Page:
PHILADELPHIA -- The 2013 season could not have started much better for left-hander Jesse Biddle. The Phillies' top prospect, as ranked by MLB.com, dazzled almost immediately for Double-A Reading, setting off speculation about when he might be ready to make his Major League debut.
Unfortunately for Biddle, 22, who has received an invitation to big league camp next month in Clearwater, Fla., the rest of the 2013 season did not go as well as that first month, and that highly anticipated debut is still on the horizon.
In his first Double-A season, Biddle wasted no time showcasing his dominance. In one April start, he threw seven innings of one-hit ball, striking out 16 in the process. In his next outing, Biddle allowed just one hit over six innings to go along with 10 strikeouts.
Things started to unravel a bit, however, as Biddle struggled with an illness that was later diagnosed as pertussis, better known as whooping cough. In addition, a postseason MRI revealed that he had pitched the final month of the season with plantar fasciitis in his left foot. It all led to a 5-14 record, despite a respectable 3.64 ERA, and a seemingly endless amount of frustration.
Still, Biddle feels that the entire experience will ultimately benefit him in the long run.
"It was huge for my growth, really. My maturity went through the roof," Biddle said. "I was really, really immature in some ways handling my illnesses, handling some of the adversity I was facing. There were a lot of times I failed last year, and I didn't handle it the right way. There are some things I really want to grow up on and want to improve, and that's why I'm here, that's why I'm working."
Though Phils director of player development Joe Jordan believes the illnesses "played a big part" in Biddle's performance last season, he said the young hurler worried "too much about too many things." Jordan told Biddle as much when the two met in October, and Biddle has already started to coach himself on how to better handle himself in the future.
"A big thing for me will just be not sitting on things as long," Biddle said. "There are times where I'll let a game affect me for too long after the game is over, when the fact is, once my manager takes the ball out of my hands, there's nothing I can do. As much as I want to, as much as I want to go back and replay it over and over in my head, there's nothing I can do to change it."
In addition to getting Biddle to worry less about matters that are out of his control, Jordan would like to see him develop more consistency with his control.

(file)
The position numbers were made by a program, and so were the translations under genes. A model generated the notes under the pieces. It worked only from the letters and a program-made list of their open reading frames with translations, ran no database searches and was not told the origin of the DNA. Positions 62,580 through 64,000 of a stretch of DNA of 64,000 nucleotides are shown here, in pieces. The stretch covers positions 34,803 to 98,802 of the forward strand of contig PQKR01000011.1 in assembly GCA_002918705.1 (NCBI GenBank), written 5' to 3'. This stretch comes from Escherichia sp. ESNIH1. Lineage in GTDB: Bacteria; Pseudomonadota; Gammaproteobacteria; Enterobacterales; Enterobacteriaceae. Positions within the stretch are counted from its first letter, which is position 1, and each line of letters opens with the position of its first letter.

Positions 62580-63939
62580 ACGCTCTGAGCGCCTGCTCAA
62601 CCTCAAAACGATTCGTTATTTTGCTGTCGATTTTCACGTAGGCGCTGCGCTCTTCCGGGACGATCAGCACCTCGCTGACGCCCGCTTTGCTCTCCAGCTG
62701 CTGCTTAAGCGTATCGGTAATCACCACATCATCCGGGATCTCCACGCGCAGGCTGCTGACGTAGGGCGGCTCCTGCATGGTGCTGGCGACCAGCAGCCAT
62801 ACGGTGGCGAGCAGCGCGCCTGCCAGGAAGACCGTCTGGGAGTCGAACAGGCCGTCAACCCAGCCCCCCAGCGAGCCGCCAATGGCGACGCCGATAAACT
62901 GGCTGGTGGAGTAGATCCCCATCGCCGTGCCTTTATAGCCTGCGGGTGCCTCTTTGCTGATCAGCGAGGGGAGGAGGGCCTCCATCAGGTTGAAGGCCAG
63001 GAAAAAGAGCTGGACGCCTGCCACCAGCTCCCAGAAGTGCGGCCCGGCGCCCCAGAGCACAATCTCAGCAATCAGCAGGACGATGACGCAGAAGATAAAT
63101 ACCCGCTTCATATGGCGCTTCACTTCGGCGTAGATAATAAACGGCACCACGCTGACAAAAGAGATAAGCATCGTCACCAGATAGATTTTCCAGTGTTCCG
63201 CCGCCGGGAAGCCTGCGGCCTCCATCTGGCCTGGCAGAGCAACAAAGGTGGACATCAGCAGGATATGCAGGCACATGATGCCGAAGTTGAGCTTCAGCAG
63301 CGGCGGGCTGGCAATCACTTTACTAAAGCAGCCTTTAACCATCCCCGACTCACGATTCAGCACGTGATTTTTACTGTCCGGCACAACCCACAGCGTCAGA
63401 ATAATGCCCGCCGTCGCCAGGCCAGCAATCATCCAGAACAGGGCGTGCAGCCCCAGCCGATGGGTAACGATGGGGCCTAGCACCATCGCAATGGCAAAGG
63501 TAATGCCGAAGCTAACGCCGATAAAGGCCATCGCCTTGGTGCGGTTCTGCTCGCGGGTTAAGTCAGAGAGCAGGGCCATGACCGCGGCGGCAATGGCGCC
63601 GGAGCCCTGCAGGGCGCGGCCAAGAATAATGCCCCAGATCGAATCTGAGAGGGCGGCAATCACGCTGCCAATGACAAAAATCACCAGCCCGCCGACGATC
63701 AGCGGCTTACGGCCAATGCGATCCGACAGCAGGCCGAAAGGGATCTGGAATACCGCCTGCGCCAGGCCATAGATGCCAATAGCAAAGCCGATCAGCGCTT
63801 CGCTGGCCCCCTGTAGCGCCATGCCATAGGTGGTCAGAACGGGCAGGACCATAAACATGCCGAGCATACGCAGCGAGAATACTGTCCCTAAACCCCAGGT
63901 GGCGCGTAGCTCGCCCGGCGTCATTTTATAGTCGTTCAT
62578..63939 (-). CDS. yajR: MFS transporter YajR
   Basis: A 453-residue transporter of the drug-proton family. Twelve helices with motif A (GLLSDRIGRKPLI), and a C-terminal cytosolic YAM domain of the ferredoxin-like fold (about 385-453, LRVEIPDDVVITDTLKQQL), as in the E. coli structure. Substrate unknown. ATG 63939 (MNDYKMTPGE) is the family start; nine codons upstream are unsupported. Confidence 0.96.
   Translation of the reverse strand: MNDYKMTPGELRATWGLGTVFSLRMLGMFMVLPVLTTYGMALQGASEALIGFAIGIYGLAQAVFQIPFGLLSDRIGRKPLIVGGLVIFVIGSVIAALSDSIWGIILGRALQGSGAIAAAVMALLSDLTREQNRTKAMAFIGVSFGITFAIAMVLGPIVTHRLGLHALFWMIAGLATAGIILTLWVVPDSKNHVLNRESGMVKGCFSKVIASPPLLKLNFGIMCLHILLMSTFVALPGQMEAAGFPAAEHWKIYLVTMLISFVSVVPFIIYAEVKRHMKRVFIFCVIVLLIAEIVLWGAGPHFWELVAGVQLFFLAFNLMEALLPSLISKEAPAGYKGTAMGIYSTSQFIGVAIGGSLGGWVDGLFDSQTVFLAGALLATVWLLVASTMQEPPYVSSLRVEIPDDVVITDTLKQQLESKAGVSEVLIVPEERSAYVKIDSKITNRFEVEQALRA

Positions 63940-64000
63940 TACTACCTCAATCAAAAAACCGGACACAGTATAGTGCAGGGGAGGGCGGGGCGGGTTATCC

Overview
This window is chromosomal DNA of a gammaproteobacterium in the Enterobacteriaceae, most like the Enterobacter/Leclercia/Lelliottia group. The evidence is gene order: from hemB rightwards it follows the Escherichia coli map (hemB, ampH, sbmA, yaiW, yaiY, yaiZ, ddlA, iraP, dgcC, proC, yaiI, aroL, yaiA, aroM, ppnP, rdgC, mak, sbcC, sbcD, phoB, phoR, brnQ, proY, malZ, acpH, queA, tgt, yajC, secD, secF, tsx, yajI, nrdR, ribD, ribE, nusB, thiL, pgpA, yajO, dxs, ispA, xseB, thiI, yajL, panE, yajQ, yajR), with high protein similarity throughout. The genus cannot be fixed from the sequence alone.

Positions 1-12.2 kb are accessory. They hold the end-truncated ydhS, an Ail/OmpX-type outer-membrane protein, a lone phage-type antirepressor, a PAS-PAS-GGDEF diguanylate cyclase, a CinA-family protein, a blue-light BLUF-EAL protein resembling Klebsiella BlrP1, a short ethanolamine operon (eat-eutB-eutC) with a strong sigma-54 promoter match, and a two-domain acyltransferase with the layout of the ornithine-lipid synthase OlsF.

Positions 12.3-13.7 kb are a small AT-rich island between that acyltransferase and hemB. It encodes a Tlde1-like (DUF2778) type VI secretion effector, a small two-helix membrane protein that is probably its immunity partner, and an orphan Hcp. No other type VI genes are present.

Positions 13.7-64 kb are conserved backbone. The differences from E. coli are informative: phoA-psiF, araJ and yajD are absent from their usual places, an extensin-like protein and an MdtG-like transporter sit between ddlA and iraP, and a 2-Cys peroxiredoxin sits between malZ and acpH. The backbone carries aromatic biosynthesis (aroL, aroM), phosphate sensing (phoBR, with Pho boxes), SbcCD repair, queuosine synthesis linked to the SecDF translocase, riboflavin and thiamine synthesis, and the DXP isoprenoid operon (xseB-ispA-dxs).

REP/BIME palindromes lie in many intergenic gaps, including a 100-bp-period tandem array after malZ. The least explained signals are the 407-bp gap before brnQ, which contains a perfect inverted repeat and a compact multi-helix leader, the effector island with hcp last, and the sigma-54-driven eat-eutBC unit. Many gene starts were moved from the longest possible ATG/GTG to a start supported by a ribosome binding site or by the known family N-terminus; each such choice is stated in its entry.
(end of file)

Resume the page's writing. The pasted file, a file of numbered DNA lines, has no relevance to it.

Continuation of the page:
Though Biddle has increased his strikeout rate in each of the last three years, despite moving up a level each season, he has struggled at times with walks. He lowered his walk rate, from 4.5 per nine innings with Class A Lakewood in 2011 to just 3.4 per nine with Class A Advanced Clearwater in 2012. But that number spiked with Reading last season, however, as Biddle issued 82 walks in 138 1/3 innings.
"It's about consistency at this point; things like throwing your fastball on the side of the plate you're trying to when you want to," Jordan said. "That's what he needs to get to, because he's got the weapons to be a very, very good starter for us, we all know that."
As far as the walks are concerned, Jordan isn't worried about the potentially alarming rates at this point. After all, Jordan recalls drafting another pitcher during his days as a scout with the Expos who dealt with a similar issue at that age -- and things seemed to turn out pretty well for that southpaw.
Ironically enough, that fourth-round pick in 2000 is current Phillies ace Cliff Lee.
"When I was an area scout, I drafted a left-hander out of the University of Arkansas that was a junior, 21 years old -- about the same age as Jesse Biddle. He walked 53 guys in 65 innings [at Arkansas], almost one an inning. Same age. Jesse wasn't near that bad," Jordan said. "And that guy right now, for the Philadelphia Phillies, throws the ball right where he's trying to almost every time out about 30 out of 34 starts a year. You can't even imagine him walking one an inning anymore."
In fact, in 2010, Lee issued just 18 walks over 212 1/3 innings, which works out to less than one per nine innings. His ratio of 0.8 walks per nine innings led the Majors that season, and he again led the league in that category in both in 2012 and '13.
"At the same age, [Biddle] was better -- and it wasn't even close," Jordan said. "And Cliff will hate me for saying that."
What the future holds for Biddle -- including even where he will start the upcoming season after beginning spring camp with the Phils -- remains unknown. Showcasing his new mind-set, he isn't letting himself worry about where he'll begin the season, since the decision is entirely out of his control. Instead, Biddle simply has his sights set on making the most of his time in Clearwater.
"Like a sponge, I'm just going to take everything in and try to absorb it," Biddle said. "I'm going to ask a lot of questions -- hopefully not too many, but I'm going to ask questions, and I'm just going to learn. That's what it comes down to -- just trying to get better every day, whether it's on the field or off the field. You can't pitch every day, so you've got to learn something else on those days."